I’m thinking about an idea.
It arose when I decided to move to postgresql.
I had problems with my enum values. Postresql does not have such a data type.
Then I gooogled a bit and one reason was that “enumerated data types are common for bad database design”. What!?
Ok. Nevermind, in fact MySQL has to have it stored somewhere in some table.
So I created one “generic” table for constants that contains constant’s name, description, localized stuff. And one inherited table for each enumerated type I need. Then I replaced enumerated attributes with foreign keys to those inherited special tables.
The result is superb, functional, but something is missing.
In LER only valid values can be used for enumerated data types. And maybe in some future release TDM could convert valid values into ENUM fields in MySQL. ANd fot other types it supports CHECK constraints already. And a third option could be automated eneration of such tables. What for ? Creating status data fields is a part of database design. Check constraints are good, but impossible to manage/alter from application perspective once the design is set.
In Valid values tab (data type, domain) there could be a combo box with list of “constants tables” similar to categories. These tables could be managed similar to domains, categories from “model” application menu.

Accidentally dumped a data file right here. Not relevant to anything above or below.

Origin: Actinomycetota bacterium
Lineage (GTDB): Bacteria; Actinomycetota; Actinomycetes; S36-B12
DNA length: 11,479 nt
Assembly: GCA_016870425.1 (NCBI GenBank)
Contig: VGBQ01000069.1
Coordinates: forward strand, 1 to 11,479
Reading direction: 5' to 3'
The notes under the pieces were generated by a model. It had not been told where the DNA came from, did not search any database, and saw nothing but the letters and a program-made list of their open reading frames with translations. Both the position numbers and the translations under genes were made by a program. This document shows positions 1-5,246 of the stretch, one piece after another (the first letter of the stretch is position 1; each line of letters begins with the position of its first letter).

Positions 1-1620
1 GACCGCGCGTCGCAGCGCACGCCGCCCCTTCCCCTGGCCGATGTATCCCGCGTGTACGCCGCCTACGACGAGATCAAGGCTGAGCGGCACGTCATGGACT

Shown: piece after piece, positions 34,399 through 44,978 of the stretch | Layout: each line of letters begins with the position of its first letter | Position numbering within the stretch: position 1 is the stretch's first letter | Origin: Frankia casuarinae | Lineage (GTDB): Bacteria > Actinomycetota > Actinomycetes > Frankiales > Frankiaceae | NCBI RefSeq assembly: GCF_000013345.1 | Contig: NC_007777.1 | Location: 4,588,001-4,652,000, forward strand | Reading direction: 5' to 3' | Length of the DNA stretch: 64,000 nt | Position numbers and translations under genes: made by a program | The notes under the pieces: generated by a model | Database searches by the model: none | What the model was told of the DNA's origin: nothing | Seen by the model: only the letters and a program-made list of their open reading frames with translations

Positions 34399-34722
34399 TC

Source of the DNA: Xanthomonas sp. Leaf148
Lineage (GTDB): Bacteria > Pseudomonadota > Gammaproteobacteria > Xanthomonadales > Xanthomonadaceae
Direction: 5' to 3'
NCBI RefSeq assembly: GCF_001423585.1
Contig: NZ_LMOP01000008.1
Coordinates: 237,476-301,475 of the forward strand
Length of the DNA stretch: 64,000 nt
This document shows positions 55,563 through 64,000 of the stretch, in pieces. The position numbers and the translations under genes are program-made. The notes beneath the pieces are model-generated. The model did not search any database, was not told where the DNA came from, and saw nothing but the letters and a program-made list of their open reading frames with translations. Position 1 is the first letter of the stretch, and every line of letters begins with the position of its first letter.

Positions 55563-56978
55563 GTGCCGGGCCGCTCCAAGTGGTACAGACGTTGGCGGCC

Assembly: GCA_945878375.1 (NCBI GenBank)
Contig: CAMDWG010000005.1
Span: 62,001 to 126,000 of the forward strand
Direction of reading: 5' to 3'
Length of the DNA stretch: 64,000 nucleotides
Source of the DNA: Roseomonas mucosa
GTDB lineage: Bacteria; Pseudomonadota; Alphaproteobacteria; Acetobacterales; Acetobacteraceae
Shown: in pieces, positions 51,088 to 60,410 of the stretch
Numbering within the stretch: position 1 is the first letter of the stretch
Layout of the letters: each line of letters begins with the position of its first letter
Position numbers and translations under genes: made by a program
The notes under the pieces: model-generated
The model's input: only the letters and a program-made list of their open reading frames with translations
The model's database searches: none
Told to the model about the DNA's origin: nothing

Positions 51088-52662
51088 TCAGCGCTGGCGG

And for each constants table there could be defined a master table. Ofcourse it douesn’t have to be called tables there in LER. More like “constants domains” and “constants master domains”.
To further improve it, we could make out them “constant settings/schemes”.
Then the scheme would include options if we want to generate ENUM data type (in MYSQL only), or CHECK constraint (everything except mysql), or constant’s table inherited or not inherited from master constant’s table. The choice would be similar to entity inheritance in LER.
I’m creatin web applications with lots of status data types. Those types are common to be changed in the future. I don’t use groups/users/categories, but this could come in handy.